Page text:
Antiplatelet therapy is a mainstay intervention for the secondary cardiovascular event prevention. Particularly in high risk patients, the predominant paradigm is to use dual antiplatelet therapy, i.e., a combination of acetylsalicylic acid and an oral P2Y12 receptor antagonist. Ticagrelor is a direct-acting oral P2Y12 receptor antagonist characterized by reversible receptor binding kinetics. The main limitation of this drug is an increased bleeding risk during the therapy which persists for several days after the drug is stopped. The antiplatelet effect may significantly limit haemostasis in patients with spontaneous or procedure-related major bleeding. The guidelines recommend withdrawal of oral P2Y12 receptor antagonists 3-7 days before a surgical procedure.

The Rapid and Sustained Reversal of Ticagrelor — Intervention Trial (REVERSE-IT) evaluates a new drug that may improve safety of patients treated with ticagrelor. PB2452, also known as bentracimab, is a neutralizing monoclonal antibody fragment that binds ticagrelor and its main active metabolite with high affinity. In healthy volunteers, bentracimab was shown to be safe and effective in reversing the antiplatelet effect of ticagrelor.

The planned recruitment size in the REVERSE-IT study is about 200 patients. Initial results of the study were reported at the AHA Scientific Sessions. The aim of the presented analysis was to evaluate the effect of BP2452 on platelet inhibition and haemostasis in patients who required reversal of ticagrelor action, and to evaluate the efficacy and safety of this agent in patients requiring an urgent surgical procedure or other invasive procedures associated with major bleeding risk.

Of 150 patients, 142 required an urgent surgery or invasive procedure (most commonly coronary artery bypass grafting), and 8 patients had a major bleeding (most commonly intracranial bleeding). The study recruited patients who received ticagrelor during the last 3 days and required urgent reversal of the drug’s action, as deemed by the treating physician. Bentracimab was administered as a 6 g intravenous bolus over 10 minutes, immediately followed by an intravenous loading infusion of 6 g over 4 hours and then an intravenous maintenance infusion of 6 g over 12 hours.

The primary endpoints included reversal of ticagrelor action as evaluated using the VerifyNow analyser to determine the reduction in platelet P2Y12-dependent reactivity (P2Y12 reaction unit, PRU) within 4 hours from the start of study drug administration, and achievement of effective haemostasis in the overall study population. Key secondary endpoints included minimum percent inhibition of platelet reactivity index. Other predetermined endpoints included the type and timing of blood product transfusion and the proportion of patients in whom ticagrelor treatment was reinitiated. The safety analysis results included the rate and severity of treatment-related adverse events, thrombotic events following reversal of ticagrelor action, and immunogenicity.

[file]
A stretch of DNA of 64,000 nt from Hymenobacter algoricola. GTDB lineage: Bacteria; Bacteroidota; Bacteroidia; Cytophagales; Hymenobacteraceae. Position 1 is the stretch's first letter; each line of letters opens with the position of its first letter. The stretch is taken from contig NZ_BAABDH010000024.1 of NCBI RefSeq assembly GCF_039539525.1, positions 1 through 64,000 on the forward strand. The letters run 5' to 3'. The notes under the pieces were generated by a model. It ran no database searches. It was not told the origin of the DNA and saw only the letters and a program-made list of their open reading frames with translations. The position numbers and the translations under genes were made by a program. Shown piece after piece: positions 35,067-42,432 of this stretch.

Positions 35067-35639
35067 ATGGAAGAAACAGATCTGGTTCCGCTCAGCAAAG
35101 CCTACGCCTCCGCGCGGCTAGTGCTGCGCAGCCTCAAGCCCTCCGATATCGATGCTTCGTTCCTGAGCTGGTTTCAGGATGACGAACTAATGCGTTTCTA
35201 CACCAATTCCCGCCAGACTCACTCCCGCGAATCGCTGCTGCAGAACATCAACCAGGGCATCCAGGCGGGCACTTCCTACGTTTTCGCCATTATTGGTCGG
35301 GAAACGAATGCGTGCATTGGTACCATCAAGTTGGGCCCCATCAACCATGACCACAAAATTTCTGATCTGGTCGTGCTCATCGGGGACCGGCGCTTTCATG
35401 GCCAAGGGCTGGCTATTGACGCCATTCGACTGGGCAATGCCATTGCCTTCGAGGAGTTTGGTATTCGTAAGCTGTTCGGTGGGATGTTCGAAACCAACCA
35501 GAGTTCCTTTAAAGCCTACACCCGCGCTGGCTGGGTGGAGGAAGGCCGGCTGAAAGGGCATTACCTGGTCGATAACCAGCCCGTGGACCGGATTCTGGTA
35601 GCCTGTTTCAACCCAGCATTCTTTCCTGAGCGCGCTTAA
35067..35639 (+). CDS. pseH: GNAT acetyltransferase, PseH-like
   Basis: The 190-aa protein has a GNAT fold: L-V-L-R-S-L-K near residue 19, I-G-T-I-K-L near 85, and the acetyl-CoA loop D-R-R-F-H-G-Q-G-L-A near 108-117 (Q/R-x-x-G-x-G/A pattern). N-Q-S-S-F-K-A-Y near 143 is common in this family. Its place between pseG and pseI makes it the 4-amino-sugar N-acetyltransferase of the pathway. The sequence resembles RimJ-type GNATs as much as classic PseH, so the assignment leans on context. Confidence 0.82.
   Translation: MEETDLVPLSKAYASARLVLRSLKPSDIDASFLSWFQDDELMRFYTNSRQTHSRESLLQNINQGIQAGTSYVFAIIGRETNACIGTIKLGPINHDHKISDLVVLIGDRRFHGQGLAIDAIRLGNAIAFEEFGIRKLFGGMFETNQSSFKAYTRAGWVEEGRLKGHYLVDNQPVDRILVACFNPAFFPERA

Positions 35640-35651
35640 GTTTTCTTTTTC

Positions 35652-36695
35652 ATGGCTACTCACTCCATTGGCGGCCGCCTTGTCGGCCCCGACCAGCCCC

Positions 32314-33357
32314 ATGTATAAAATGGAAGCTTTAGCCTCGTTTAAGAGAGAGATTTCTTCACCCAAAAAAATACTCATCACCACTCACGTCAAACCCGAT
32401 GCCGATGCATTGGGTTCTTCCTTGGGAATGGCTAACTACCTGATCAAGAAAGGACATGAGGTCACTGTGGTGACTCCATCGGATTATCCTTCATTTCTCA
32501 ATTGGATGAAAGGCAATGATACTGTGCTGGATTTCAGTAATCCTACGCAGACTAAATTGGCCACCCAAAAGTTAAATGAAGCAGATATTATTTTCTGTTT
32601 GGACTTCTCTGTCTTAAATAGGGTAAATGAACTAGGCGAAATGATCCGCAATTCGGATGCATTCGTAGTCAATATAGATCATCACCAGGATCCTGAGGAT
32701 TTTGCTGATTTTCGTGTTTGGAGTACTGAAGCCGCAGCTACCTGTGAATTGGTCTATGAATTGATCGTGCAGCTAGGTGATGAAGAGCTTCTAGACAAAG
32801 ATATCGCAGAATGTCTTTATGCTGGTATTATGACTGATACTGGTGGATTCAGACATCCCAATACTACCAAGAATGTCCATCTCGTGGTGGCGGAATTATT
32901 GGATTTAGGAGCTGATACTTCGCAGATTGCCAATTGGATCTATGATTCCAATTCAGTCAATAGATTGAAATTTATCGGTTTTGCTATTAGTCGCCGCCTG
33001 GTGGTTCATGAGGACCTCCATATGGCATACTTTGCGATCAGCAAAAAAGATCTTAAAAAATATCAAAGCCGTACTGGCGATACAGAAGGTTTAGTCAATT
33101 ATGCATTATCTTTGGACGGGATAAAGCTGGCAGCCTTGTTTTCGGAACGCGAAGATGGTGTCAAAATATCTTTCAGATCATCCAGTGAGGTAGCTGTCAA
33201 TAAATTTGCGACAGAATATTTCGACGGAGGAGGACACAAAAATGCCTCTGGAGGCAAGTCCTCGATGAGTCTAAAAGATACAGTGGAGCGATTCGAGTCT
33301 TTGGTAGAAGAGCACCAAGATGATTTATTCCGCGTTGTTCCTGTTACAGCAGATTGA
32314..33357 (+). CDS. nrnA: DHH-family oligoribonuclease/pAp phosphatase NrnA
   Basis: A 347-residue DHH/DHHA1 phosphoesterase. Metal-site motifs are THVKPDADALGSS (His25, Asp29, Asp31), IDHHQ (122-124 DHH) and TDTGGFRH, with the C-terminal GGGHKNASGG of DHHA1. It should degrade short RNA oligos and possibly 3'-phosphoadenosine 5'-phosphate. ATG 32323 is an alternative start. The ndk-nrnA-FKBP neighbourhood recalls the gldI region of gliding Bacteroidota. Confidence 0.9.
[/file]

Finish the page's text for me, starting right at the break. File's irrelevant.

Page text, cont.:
The final analysis of ticagrelor action reversibility included 129 patients, and the analysis of haemostasis included 122 patients. A significant reduction of platelet inhibition following administration of bentracimab was observed, consistent with achievement of the primary study endpoint (p < 0.001). The effect of action of PB2452 was observed at 5–10 minutes following initiation of the drug infusion. The effect of bentracimab persisted for 72 hours and then decreased slightly (p < 0.001). When evaluating the primary haemostasis endpoint, a high proportion of patients achieving haemostasis was observed (98.4%), which was clearly higher than it would be expected in a similar population not treated with a reversal agent for ticagrelor. Overall, 72 adverse events were reported in 45 of 150 patients. Thrombotic complications were observed in 8 patients (5.3%).

This initial analysis from the REVERSE-IT study suggests that bentracimab may be a reversal agent for ticagrelor in patients requiring an invasive procedure or a surgery, and in patients who experienced a major bleeding. Termination of patient recruitment is planned at the end of 2023 [10, 11].

Conflict of interest

The autors report no conflict of interest.

Funding

None.

References